FAQ on comprehensive community sports clubs
How do I set up a club?
Three concepts (values) are key to creating a comprehensive club. They are “value the community”, “value sports”, and “value people”. A club starts by gathering people who share these values. People who love their community and wish to provide a safe and pleasant place for children; people who love to watch, support, or play sports regardless of what kind (volleyball, baseball, etc.); people who love to build bonds and get together to have fun.
1. Consensus building: Get together and discuss
A club starts by people who share the three values getting together and talking about their thoughts. As the first step, you convey your intentions to the Wide Area Sports Center, board of education, physical education association, recreation association, neighborhood association, or the like. Then you have the organization provide an opportunity for you and people sharing the same thoughts to gather and talk about setting up a club.
2. Organization building: Share thoughts and create a framework for cooperation
As the next step, you share your thoughts and opinions and work to establish a framework for realizing your dream of club-building. Ask people outside of sports for their cooperation as well. Those in welfare and the arts also share your love for community and people. Building bonds with people is the foundation of setting up a club. Build a framework that will allow everyone to share their thoughts and dreams.
3. PR and development: Spread dreams
As the next step, you hold events and classes to convey your thoughts. Through fun events and classes that amaze and surprise, you get as many people as possible to take part in setting up a comprehensive sports club. You can also use mass media and word of mouth to spread the word about your new club.
A comprehensive club requires many resources: base facility and office, sports instructors, funds, and more. Use everyone’s ingenuity to solve problems one by one.
4. Club establishment: Give shape to dreams
Hold an inaugural meeting to declare the foundation of your comprehensive community sports club.
What is the difference between a team and a club?
Clubs have “clubwork” and teamwork, while teams have teamwork. A club is not a club unless it has people and people, groups and groups, and organizations and organizations collaborate based on a shared sense of coexistence.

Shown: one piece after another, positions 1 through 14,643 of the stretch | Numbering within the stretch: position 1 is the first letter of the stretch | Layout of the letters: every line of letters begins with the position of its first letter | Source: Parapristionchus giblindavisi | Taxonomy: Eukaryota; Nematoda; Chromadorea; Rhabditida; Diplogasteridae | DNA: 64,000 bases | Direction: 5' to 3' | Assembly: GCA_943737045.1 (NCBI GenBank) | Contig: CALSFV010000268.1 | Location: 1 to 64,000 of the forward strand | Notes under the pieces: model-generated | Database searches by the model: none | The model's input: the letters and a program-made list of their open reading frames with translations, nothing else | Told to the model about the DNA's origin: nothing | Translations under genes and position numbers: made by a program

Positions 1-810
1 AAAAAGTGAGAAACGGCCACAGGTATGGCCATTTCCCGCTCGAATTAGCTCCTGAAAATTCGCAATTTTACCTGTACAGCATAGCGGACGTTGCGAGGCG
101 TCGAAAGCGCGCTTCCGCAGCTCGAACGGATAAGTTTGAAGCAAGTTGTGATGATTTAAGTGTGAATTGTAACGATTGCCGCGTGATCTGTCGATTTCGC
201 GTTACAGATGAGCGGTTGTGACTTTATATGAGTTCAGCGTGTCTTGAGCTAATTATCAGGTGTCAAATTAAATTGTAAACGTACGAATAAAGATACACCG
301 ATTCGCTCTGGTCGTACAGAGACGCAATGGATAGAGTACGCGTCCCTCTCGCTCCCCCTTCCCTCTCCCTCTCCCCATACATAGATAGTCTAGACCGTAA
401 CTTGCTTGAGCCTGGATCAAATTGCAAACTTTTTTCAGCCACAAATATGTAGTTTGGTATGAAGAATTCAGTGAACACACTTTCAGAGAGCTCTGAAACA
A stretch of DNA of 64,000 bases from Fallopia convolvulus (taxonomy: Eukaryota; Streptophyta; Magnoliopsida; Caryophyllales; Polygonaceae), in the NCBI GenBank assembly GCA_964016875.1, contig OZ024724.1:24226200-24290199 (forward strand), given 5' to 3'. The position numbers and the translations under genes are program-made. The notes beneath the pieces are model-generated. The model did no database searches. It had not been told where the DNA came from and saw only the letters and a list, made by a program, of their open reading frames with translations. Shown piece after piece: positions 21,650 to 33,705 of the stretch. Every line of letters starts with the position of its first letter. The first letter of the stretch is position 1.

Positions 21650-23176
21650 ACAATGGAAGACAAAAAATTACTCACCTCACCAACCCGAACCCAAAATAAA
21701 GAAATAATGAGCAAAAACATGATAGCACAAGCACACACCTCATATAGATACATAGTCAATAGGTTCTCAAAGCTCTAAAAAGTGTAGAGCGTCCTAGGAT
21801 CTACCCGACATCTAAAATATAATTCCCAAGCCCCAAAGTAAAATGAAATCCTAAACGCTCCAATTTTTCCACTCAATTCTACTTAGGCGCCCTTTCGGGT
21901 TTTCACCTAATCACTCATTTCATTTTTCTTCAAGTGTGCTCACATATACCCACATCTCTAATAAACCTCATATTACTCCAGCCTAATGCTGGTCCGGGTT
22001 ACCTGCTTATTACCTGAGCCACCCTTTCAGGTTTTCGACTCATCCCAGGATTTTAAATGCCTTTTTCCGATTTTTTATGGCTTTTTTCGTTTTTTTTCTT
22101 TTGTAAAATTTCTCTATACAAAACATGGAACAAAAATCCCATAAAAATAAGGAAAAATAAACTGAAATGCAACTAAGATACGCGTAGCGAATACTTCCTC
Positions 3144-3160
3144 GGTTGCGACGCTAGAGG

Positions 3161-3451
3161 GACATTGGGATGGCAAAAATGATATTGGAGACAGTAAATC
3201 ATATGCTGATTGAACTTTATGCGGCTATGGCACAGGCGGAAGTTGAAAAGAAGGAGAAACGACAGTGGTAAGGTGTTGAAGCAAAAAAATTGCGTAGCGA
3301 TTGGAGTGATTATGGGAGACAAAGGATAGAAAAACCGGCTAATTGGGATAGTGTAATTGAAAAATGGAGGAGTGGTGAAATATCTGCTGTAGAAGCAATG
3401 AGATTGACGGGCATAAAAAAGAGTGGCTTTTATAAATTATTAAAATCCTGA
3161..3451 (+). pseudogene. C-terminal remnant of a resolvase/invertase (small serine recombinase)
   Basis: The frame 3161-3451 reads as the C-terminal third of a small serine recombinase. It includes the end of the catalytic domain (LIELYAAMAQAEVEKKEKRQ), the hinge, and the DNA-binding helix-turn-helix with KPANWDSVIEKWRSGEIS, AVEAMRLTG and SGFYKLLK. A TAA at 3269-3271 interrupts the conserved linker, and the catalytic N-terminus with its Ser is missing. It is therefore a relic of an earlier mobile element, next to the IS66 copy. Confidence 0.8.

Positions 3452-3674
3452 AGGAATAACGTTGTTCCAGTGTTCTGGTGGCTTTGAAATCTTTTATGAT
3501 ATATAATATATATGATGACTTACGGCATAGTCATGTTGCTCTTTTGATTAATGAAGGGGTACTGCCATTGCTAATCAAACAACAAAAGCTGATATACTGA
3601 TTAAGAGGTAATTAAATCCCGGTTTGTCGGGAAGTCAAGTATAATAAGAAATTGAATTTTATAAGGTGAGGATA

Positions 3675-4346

A club has multiple teams. Collaborative efforts in a team is called teamwork, while we call them “clubwork” in a club.
Teamwork means the combined action of members required to compete with other teams. “Clubwork” means the combined action of multiple teams required for their coexistence. However, focusing too much on teamwork could lead to a single goal only: winning against the opponent. This turns the team into a group of people who aim for the growth of their team only. When that happens, members only look at themselves and the team becomes closed and insular. I think that teams hesitate to develop clubs or feel anxiety in doing so because they have become self-enclosed.
On the other hand, “clubwork” means the combined action of people and people, groups and groups, and organizations and organizations, based on a shared sense of coexistence. They enjoy an open relationship, and club members grow to encompass the entire community. Here we can see the root of a club’s inevitable purpose: to serve the public interest. That’s why clubs have a rich spirit of mutual aid, such as providing space or facilities for each other, say, for when one club has trouble with facility use. But clubs can also become self-enclosed due to issues like the relationship between teams becoming weak or too strong. It’s important for each club to be aware of this risk and constantly self-evaluate.
We need to shift from a closed, teamwork-only team to an open club that serves the public interest through teamwork and “clubwork.”
Osaka Prefecture Wide Area Sports Center Advisor,
Should comprehensive clubs offer many types of sports?
Rather than being necessary, I think it’s natural that such clubs grow to offer various kinds of sports. The goal of a comprehensive club is to get more people involved in sports. This becomes possible by responding to the requests of local residents (“I want to try that sport”), and that leads to more kinds of sports being offered at the club. It’s difficult to answer all requests from the start. So a club should start where it can and gradually expand the number of sports available according to the increase in personnel, physical resources, and membership.